Can You Have Your Cherries and Drink Them Too? A Guide for People With IBS

Whole cherries can be part of a gut-healthy diet for many people.
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If you're living with irritable bowel syndrome (IBS), the last thing you want is to trigger symptoms like diarrhea, bloating and cramps. Certain fruit juices do just that. So can cherry juice and IBS go together? There are ways to enjoy cherries if you have IBS, but juicing isn't one of them.

Read more:Potential Side Effects of Drinking Too Much Tart Cherry Juice

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Cherry Juice — Friend or Foe?

Wonder foods full of health benefits come and go, capturing the public's attention one day, and flying off shelves the next. A healthy beverage that might be here to stay is cherry juice — particularly tart cherry juice. According to a March 2018 review published in ​Nutrients​, sweet and tart cherry juice contains high levels of anthocyanins, the water-soluble pigments found in red, purple and blue foods with powerful antioxidant properties.

Considered by some to be a magic elixir, ​Nutrients​ notes that human and animal studies suggest cherries may reduce the risk of arthritis, cardiovascular disease and diabetes, help to improve sleep and thinking, and combat a host of medical conditions. It's full of anti-inflammatory compounds, making it a possibility for enhancing muscle recovery after workouts.

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But is it good for people with IBS? Unfortunately, the answer is no.

"The proposed benefits of cherry juice, and in particular tart cherry juice, is its anti-inflammatory capacity and antioxidant potential. However, drinking cherry juice in place of eating cherries removes what is likely their most important action in IBS: soluble fiber content and prebiotic potential," says Levi Teigen, PhD, RD, a registered dietitian and assistant professor at the University of Minnesota Medical School, Minneapolis.

Eat Them, Don’t Drink Them

The problem has to do with taking cherries and turning them into cherry juice. Cherries can be part of a gut-healthy diet for many people. However, it is typically preferable to eat cherries, rather than drink them. "Juicing cherries gets rid of healthy fiber, leaving you with a large fructose and sorbitol load," says Elena A. Ivanina, DO, a gastroenterologist at Lenox Hill Hospital in New York City. For people with IBS, fructose and sorbitol may exacerbate symptoms.

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Fructose is a monosaccharide and sorbitol is a polyol, two types of FODMAPs (fermentable oligosaccharides, disaccharides, monosaccharides and polyols). According to a September 2017 meta-analysis published in ​Nutrients​, FODMAPS are short-chain carbohydrates that are not absorbed efficiently in the small intestine. Because they're resistant to digestion, FODMAPs reach the far end of the small intestine without being absorbed into the blood. There they interact with gut bacteria, producing gas and bloating.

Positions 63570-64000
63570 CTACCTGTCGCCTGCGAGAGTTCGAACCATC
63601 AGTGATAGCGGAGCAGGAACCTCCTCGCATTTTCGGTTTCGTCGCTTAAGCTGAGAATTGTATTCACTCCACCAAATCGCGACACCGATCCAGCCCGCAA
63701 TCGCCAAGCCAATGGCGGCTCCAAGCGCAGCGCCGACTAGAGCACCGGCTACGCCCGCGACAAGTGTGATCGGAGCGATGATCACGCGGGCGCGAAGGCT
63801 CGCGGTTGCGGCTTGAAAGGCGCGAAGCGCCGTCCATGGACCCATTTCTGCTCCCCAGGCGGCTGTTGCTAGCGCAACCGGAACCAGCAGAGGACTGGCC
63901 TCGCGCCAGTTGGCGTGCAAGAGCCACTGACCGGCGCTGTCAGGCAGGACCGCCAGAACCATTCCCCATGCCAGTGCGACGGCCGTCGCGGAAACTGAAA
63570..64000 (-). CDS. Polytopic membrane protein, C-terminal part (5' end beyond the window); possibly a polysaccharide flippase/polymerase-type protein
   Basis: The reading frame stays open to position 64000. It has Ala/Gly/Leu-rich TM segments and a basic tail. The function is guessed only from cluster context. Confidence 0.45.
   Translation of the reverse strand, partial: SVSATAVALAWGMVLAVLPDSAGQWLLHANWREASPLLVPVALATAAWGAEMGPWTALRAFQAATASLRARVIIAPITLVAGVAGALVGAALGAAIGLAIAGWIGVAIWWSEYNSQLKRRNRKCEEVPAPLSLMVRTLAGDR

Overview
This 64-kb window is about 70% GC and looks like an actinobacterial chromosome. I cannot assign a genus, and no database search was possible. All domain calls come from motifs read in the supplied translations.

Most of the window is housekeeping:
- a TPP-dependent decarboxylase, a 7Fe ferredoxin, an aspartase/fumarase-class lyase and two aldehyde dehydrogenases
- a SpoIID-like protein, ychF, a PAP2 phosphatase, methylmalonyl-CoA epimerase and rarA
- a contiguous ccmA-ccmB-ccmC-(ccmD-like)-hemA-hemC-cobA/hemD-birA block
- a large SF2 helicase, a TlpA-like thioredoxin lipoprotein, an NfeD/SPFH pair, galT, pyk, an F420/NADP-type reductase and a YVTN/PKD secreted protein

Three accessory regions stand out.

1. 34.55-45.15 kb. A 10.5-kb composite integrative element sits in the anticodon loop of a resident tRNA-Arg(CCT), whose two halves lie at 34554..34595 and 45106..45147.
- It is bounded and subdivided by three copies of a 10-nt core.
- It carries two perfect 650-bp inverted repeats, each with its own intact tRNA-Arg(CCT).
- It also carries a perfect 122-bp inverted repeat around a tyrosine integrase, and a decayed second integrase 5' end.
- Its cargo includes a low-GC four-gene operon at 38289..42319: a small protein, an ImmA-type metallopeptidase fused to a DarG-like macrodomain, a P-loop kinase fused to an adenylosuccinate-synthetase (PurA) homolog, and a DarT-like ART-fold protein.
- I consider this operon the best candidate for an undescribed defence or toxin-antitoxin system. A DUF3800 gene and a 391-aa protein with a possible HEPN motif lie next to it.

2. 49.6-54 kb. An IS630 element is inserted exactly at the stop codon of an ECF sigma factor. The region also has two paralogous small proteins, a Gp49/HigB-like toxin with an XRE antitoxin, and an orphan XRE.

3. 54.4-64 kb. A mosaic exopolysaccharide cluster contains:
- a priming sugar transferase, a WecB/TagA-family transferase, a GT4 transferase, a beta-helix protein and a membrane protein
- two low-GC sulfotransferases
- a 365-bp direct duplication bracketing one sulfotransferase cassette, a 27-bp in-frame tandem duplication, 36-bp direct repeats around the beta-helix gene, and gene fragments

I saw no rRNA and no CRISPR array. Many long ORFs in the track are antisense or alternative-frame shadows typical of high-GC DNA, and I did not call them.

In people with IBS, FODMAPs also draw excess fluid into the bowel, causing diarrhea and cramping to occur. The 2017 meta-analysis found that a low-FODMAP diet significantly reduces IBS symptoms, such as pain and bloating.

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The Bottom Line

But what about the benefits of cherry juice? If you have IBS, does that mean you must forgo the rich garnet fruit? "Cherries can be part of a gut-healthy diet. However, it's preferable to eat just a few whole cherries, rather than drinking their juice," Dr. Ivanina says.

Eating cherries, rather than drinking cherry juice, adds fiber to your system. Fiber may help improve bowel function, particularly in people with IBS and constipation (IBS-C). "Soluble fiber is a powerful food compound that can improve diarrhea and constipation," Dr. Teigen says.

"Even so, individuals with IBS may have sensitivity to some of the carbohydrates found in cherries specifically. Good fruit alternatives may be strawberries, raspberries or blueberries," Dr. Teigen adds. All of these colorful foods are high in anthocyanins.

And remember that with IBS, there can be too much of a good thing. According to the University of Michigan, fiber affects people with IBS differently, so cherries may not be helpful to you if your IBS symptoms include diarrhea.

Read more:What Are the Health Benefits of Dark-Red Cherries?

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Is This an Emergency?

If you are experiencing serious medical symptoms, please see the National Library of Medicine’s list of signs you need emergency medical attention or call 911. If you think you may have COVID-19, use the CDC’s Coronavirus Self-Checker.
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